Nederland Man Rows to Hawaii, 303 Q&A and Podcast, “Invest Quality Time w/ Yourself”

Imagine rowing 2,700 miles over 71 days alone in the deepest and largest ocean. Tez Steinberg, Founder of United World Challenge, solo-rowed from California to Hawaii to raise money for UWC scholarships and environmental conservation.

303 interviewed Tez on our recent podcast which you can hear here:

His descriptions of what the ocean is like up close and personal, of being alone, of the wildlife, of how he felt isolated are incredible.

We followed up with a few more questions.

303: Tell us about your boat, where its made, by who and did you do a lot of customization.

Tez: I row a 23-foot carbon rowing boat. It’s handmade by SpinDrift Rowing Company, based in Port Townsend, Washington. SpinDrift is the only US-based ocean rowing boat company in the world, and the only such company that’s founded and run by women.  

303: How many hours a day do you think you rowed on average. 

Tez: Varied a lot! Typical day was 9-10 hours. Other days I would do up to 15, when weather was working against me. My first day I rowed midnight until 8pm (20 hours) straight to get safely offshore. And my final push to reach Hawaii, I rowed 36 hours straight to arrive before sunset – and I just made it! 🙂  

303: How much drift did you experience when you would sleep and did that delay you much?

Tez: My worst night I went several miles in the wrong direction (east/southeast). My best night, I would go up to 15 or so miles in the right direction. I would wake up throughout the night and check the GPS, and in the event things look dire, I’d sometimes drag myself out of bed to fight.  

303: Were you nervous about a whale (or something else)  accidentally capsizing the boat? 

Tez: Not at all! Saw dozens of humpbacks on day 1 leaving Monterrey. They were curious and came and checked me out, and seemed very gentle and appeared to have no interest in messing with me, just visiting.  

303: You mentioned catching fish, what kind? Describe the meal would you prepare with it—dehydrated type of food—potatoes, veggies, pasta etc?

 Tez: I caught and ate one jack raw, sashimi! Freshest and tastiest ever. I also caught and released a mahi mahi. Didn’t feel right to kill such a big and beautiful fish, when I could only eat a small piece of it.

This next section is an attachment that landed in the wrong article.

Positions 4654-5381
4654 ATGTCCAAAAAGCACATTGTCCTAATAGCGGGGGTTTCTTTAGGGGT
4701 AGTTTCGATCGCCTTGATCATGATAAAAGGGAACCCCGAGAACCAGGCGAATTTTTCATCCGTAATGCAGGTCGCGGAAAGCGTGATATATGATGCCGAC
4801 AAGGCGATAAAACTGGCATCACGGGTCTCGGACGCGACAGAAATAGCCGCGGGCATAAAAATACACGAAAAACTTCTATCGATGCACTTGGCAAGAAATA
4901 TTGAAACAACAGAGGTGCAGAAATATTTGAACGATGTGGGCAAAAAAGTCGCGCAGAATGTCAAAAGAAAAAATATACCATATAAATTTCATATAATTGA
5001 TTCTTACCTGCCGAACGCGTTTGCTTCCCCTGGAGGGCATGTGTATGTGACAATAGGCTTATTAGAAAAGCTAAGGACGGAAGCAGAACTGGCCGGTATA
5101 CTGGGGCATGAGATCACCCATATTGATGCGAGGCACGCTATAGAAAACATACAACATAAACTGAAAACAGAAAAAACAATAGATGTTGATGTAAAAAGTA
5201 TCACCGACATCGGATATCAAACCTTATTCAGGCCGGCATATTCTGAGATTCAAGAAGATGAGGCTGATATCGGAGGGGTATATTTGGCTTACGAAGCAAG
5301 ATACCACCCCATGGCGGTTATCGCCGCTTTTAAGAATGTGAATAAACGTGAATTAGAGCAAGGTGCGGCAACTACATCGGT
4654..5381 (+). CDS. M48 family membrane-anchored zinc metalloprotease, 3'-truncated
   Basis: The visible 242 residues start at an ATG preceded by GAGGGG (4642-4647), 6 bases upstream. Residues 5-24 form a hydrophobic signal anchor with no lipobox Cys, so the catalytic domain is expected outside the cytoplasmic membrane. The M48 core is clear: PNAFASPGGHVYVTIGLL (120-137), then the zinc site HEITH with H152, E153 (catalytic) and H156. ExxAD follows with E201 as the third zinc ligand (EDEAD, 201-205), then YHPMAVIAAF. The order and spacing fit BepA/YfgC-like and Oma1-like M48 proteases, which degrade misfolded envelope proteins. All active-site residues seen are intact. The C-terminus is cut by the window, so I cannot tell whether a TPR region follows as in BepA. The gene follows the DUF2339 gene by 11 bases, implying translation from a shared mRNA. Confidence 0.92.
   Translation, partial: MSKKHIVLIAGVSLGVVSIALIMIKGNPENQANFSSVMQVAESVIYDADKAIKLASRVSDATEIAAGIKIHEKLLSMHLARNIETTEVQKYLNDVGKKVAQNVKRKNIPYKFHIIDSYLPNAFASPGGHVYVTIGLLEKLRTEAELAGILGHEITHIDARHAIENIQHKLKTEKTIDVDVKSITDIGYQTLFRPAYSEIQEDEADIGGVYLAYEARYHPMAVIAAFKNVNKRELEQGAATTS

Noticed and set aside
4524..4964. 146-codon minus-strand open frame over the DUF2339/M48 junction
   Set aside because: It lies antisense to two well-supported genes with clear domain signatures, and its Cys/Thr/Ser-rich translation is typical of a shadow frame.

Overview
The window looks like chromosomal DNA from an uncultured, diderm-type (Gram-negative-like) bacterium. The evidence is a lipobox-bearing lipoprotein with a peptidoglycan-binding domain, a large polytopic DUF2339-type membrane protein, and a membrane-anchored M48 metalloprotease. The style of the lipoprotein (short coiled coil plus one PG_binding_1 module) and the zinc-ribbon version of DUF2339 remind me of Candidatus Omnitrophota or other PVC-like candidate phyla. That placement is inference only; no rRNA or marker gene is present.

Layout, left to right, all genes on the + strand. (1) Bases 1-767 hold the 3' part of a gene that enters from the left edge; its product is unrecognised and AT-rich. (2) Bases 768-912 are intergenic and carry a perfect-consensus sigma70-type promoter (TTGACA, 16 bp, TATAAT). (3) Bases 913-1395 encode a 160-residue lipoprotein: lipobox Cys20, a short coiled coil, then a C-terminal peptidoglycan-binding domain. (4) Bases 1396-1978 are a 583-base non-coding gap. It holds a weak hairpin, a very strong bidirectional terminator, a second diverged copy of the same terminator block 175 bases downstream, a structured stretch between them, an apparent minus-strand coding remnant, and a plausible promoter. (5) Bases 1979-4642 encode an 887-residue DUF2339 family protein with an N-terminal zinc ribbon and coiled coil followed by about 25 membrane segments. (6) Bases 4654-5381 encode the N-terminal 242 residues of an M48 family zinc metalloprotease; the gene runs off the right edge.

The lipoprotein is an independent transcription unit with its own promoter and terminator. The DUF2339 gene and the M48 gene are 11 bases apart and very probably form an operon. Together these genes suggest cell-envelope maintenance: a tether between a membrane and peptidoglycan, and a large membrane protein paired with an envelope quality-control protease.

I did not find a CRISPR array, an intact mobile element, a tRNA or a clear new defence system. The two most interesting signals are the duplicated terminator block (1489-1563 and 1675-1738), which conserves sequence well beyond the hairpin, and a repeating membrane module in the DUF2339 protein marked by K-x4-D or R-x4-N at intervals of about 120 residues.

303: Any idea on how many calories a day you typically burned? Was food a treat or sort of pain to cook? Did you make any elaborate meals. What was your favorite meal? Snack? Any guilty pleasures? Candy? Whiskey? Ding dongs? 

Tez: Food… what a complicated topic. My favorite food turned out to be Jelly Bellies. Over 40 flavors and every one felt real, I ate them one by one. Unfortunately I didn’t bring very many, so those were a special treat. I brought a lot of dehydrated meals, but grew tired of them quickly. One moment in Week 2, I thought I might starve before crossing the ocean, because I was going to be so tired of my dehydrated meals, I would have to stop eating them. Here’s a quick vid about the foods:

303: Describe the feeling when you first saw Hawaii?

 Tez: Shock! Honestly after seeing only water for 10 weeks, land looked awkward, imposing, and in the way. I really empathized with waves. They travel thousands of miles unimpeded, then suddenly there’s a pile of rocks in their way. I’d rise up too! Land also has a strange smell after being away so long. It smelled distinctly like cheese and trash. But as I got closer, it became clear Hawaii is paradise. These huge mountains and sharp valleys, draped in cloud and rainbow. It felt like rowing into a paradise dream.

303: Is there any other land between the channel islands and Hawaii and did you see it? 

Tez: None. For safety, ocean rowing routes typically aim to travel waterways without any land. I didn’t see land from day 3 until day 70. 

 303: What was harder and why: not having someone to share the journey when you felt moments of awe (or disgust), or being along and scared?

 Tez: Being alone and doubting myself was the hardest. I loved being alone at the good times. It was tough being alone and needing to figure out how to fix stuff. That said, I never felt lonely. Here’s why: “invest quality time with yourself”. More here:

303: What advice would you give someone who wanted to do the same thing.  

Tez: Start now! It’s completely worth it. For a longer reflection on how to achieve big dreams, I share some tips in this podcast:

303:  Any surprises or things you would totally do different? 

Tez: My gosh, so many things. I fell in love with taking photos of the ocean’s surface, especially from beneath. The colors and fractals dazzled me. I’m opening a web store this year to sell canvases of my photography from the ocean. If I could go back, I’d get in the water more often to see the fish and waves from beneath. 

303: See any big sharks?

Tez: Two! A thresher shark and a bull shark. Both delighted me – my spirit animal is a baby shark. 

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